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Refurbished Brewhouse Unveiled

Posted: 2nd June 2017

Shepherd Neame has unveiled the results of a major modernisation project that has transformed its historic brewhouse and upgraded equipment, while retaining its unique character.
The project included the retirement of the brewery’s wooden mash tuns after more than 100 years in service, and the installation of new state of the art stainless steel replacements.
The project also saw the refurbishment of the fabric of the building and the historic streetscape that runs through the centre of the brewery, at a cost of circa £750,000.
The results were officially unveiled by craft beer pioneer Jim Koch, founder of the Boston Beer Company, for whom Shepherd Neame brews Samuel Adams Boston Lager in the UK.  He said:

“It’s an honour to reopen the Shepherd Neame brewhouse, where so many classic beers have been brewed and where the brewers continue to innovate while upholding the extraordinary tradition of craftsmanship and quality this brewery embodies.”

Shepherd Neame chief executive Jonathan Neame said:

“I’m enormously grateful to Jim for joining us today and to the whole team who’ve contributed to modernising the brewhouse.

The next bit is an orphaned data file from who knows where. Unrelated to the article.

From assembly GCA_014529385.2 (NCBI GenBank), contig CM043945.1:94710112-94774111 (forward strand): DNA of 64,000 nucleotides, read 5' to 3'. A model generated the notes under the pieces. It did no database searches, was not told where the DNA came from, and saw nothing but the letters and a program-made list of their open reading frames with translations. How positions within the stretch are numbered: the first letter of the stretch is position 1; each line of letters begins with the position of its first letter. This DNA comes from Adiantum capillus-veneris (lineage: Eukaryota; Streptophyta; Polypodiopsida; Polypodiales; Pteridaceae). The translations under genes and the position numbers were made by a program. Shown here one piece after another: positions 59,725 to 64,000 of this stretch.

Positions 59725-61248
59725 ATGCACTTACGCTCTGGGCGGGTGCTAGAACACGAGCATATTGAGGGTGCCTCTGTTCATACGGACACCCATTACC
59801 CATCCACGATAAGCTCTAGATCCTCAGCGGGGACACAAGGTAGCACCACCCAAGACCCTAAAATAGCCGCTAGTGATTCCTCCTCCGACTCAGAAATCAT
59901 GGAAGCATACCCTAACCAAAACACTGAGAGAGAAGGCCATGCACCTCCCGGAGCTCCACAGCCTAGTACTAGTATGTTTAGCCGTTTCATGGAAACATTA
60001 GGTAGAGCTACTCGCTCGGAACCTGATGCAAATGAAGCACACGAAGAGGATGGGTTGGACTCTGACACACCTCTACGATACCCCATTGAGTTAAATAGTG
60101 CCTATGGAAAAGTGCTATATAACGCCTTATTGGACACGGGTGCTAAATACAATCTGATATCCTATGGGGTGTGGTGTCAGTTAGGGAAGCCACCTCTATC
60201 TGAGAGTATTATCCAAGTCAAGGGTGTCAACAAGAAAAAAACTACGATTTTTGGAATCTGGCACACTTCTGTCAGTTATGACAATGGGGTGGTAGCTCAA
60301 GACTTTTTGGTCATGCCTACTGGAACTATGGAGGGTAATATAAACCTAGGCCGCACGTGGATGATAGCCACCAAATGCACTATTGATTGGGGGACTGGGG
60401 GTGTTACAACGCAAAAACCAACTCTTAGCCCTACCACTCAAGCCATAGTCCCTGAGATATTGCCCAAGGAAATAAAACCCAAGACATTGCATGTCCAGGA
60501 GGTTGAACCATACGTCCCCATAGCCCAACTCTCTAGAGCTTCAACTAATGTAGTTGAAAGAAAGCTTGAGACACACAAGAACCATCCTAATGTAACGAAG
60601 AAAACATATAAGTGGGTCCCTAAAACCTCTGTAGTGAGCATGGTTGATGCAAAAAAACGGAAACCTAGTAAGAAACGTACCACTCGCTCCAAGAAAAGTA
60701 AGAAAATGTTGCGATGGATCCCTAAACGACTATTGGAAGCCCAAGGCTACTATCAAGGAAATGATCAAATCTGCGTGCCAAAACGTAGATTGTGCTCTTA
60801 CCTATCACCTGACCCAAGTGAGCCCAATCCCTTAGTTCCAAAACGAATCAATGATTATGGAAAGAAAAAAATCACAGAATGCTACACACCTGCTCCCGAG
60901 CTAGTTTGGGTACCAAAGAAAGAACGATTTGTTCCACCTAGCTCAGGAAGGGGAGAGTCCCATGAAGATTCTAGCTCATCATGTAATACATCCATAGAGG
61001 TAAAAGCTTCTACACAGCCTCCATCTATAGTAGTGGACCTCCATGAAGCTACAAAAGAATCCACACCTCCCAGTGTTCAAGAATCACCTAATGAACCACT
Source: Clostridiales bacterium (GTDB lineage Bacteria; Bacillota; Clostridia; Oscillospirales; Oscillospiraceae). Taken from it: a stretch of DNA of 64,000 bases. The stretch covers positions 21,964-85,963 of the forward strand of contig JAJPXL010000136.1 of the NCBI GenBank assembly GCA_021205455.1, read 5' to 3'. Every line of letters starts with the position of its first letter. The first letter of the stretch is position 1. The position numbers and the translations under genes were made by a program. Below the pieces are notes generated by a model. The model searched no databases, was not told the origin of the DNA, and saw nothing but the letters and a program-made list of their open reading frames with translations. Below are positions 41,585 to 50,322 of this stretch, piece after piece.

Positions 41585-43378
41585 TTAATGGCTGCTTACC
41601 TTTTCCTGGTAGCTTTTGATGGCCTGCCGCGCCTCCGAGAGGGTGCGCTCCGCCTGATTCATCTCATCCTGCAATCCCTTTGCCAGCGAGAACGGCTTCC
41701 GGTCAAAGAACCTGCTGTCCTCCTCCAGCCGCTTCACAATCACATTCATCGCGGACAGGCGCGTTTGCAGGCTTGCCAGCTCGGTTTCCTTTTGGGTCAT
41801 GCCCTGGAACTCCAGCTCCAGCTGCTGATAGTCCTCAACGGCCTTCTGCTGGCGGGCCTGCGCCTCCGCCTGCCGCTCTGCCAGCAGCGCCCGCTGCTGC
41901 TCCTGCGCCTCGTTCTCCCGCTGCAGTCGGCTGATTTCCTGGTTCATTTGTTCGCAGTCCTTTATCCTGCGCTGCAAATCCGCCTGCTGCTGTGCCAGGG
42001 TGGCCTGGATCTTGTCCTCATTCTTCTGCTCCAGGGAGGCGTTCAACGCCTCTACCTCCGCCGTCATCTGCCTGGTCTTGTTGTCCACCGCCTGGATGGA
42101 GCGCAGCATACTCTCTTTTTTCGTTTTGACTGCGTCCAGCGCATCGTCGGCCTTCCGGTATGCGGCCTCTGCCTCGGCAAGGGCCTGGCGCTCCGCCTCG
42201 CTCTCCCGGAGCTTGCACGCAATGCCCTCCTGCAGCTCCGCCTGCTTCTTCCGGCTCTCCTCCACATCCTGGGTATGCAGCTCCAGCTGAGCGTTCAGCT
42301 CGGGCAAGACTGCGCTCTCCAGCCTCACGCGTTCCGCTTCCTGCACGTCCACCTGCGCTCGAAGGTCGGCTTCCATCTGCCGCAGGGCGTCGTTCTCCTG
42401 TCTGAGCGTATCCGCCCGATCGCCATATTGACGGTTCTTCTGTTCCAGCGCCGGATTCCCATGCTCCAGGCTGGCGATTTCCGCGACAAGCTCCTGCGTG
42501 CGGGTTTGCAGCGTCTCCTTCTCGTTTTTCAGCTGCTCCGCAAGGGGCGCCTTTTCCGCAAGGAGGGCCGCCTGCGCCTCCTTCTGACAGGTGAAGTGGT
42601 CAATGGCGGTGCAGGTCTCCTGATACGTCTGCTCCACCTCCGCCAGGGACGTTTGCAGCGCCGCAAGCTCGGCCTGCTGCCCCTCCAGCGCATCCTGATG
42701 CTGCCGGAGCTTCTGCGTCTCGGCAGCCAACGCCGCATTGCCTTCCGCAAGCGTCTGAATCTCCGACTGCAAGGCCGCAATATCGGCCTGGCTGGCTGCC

“This really is the beating heart of Shepherd Neame and its refurbishment ensures not only the preservation of our heritage, but provides a 21st century brewing operation that reinforces our commitment to quality and ensures we will keep producing great beer for years to come.”

The project took place over 22 weeks, carefully managed so as not to interrupt brewing, and was conducted in close consultation with Swale Council’s Conservation Team and the Shepherd Neame archivist John Owen.
The new mash tuns were installed at a cost of around £500,000, by leading brewing engineers Musk. To preserve the historic character of the brewhouse, the teak from the former mash tuns was reconditioned by local shipwright Simon Grillet and used to clad the replacement tuns.  He said:

“Each piece of wood had to be reshaped to fit around the new mash tuns. It was a very peculiar puzzle to solve, and initially caused a few sleepless nights, but they are 100-year-old vessels made from fabulous Burmese teak, prized for its durability and beauty, so it was a very worthwhile project.”